Let your loved one take the lead, rather than telling him or her what to do. Everyone with PTSD is different but most people instinctively know what makes them feel calm and safe. Take cues from your loved one as to how you can best provide support and companionship.
Manage your own stress. The more calm, relaxed, and focused you are, the better you’ll be able to help a loved one with PTSD.
Be patient. Recovery is a process that takes time and often involves setbacks. The important thing is to stay positive and maintain support for your loved one.
Educate yourself about PTSD. The more you know about the symptoms, effects, and treatment options, the better equipped you’ll be to help your loved one, understand what he or she is going through, and keep things in perspective.
Accept (and expect) mixed feelings. As you go through the emotional wringer, be prepared for a complicated mix of feelings—some of which you’ll never want to admit. Just remember, having negative feelings toward your family member doesn’t mean you don’t love them.
Find the last three tips at the link below
tip #2: Be a good listener
tip #3: Rebuild trust and safety
tip #4: Anticipate and manage triggers
Communication pitfalls to avoid
Giving easy answers or blithely telling the person everything is going to be okay
Stopping the person from talking about their feelings or fears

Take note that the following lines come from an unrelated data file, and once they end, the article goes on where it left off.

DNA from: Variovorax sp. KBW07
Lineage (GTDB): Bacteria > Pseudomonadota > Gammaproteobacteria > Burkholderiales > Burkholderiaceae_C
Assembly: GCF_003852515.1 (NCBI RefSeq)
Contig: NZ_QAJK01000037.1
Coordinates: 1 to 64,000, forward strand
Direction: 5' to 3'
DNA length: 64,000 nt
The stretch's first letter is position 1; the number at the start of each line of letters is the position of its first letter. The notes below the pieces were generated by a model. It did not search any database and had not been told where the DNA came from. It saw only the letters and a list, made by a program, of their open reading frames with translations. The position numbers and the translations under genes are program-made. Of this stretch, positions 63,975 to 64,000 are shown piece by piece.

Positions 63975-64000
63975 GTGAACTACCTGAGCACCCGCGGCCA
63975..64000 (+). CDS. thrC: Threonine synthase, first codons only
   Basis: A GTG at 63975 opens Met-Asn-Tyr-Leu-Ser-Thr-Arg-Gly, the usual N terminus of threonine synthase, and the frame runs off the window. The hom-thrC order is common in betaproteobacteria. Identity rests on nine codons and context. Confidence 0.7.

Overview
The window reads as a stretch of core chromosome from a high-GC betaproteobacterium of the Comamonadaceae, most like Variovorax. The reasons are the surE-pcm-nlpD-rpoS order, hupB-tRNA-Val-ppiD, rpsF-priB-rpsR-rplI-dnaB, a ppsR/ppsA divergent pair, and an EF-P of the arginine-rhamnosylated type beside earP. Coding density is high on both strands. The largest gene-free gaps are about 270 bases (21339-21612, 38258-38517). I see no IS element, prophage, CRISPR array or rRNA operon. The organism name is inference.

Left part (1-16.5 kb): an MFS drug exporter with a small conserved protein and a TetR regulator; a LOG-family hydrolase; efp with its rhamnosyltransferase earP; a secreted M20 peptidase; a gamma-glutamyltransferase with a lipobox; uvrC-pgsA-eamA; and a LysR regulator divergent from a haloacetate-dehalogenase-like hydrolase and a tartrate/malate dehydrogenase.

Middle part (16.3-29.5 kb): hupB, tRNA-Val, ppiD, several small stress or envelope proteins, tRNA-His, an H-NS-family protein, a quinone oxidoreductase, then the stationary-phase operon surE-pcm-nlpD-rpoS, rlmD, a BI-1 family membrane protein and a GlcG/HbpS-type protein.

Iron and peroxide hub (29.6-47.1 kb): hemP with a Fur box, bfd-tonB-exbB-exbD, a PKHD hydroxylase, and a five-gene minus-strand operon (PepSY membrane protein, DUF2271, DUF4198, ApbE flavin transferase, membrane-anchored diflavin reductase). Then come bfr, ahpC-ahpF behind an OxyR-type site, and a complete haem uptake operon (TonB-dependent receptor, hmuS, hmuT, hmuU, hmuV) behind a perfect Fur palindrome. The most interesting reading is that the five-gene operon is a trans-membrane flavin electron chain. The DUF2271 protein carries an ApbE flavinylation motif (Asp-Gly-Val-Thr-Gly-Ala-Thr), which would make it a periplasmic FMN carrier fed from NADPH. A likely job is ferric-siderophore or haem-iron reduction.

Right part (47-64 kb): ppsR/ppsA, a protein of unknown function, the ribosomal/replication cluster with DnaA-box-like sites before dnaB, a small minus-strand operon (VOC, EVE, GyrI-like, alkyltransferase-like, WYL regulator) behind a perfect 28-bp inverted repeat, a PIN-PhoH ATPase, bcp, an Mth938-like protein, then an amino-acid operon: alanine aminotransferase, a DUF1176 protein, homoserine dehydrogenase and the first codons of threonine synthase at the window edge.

Offering unsolicited advice or telling the person what he or she “should” do
Blaming all of your relationship or family problems on the person’s PTSD
Invalidating, minimizing, or denying the person’s experience
Giving ultimatums or making threats or demands
Making the person feel weak because they aren’t coping as well as others
Telling the person they were lucky it wasn’t worse
Taking over with your own personal experiences or feelings
Family members and close friends sometimes neglect their own needs when they commit themselves to caring for someone with PTSD. It is important for you to find support for yourself when you are helping someone deal with PTSD.
Most US States have a National 211Link will take you outside the VA website. VA is not responsible for the content of the linked site. referral line that connects people with important community services (employment, food pantries, housing, support groups, etc.). Dial 2-1-1.
The SIDRAN InstituteLink will take you outside the VA website. VA is not responsible for the content of the linked site. is a nonprofit organization that helps people understand, recover from, and treat traumatic stress and offers a referral list of therapists for PTSD. You can contact the Help Desk via email or by leaving a confidential voicemail: 1-410-825-8888.
The National Alliance on Mental Illness (NAMI)Link will take you outside the VA website. VA is not responsible for the content of the linked site. offers a Family-to-Family Education ProgramLink will take you outside the VA website. VA is not responsible for the content of the linked site. for caregivers of people with severe mental illness. You can also email or call the Information Helpline: 1-800-950-NAMI (6264).
You can find more resources on Web Links: Families page.
I thought I’d include the link to my PTSD /GULF WAR ILLNESS BOARD on Pinterest. I have information and links to various websites there.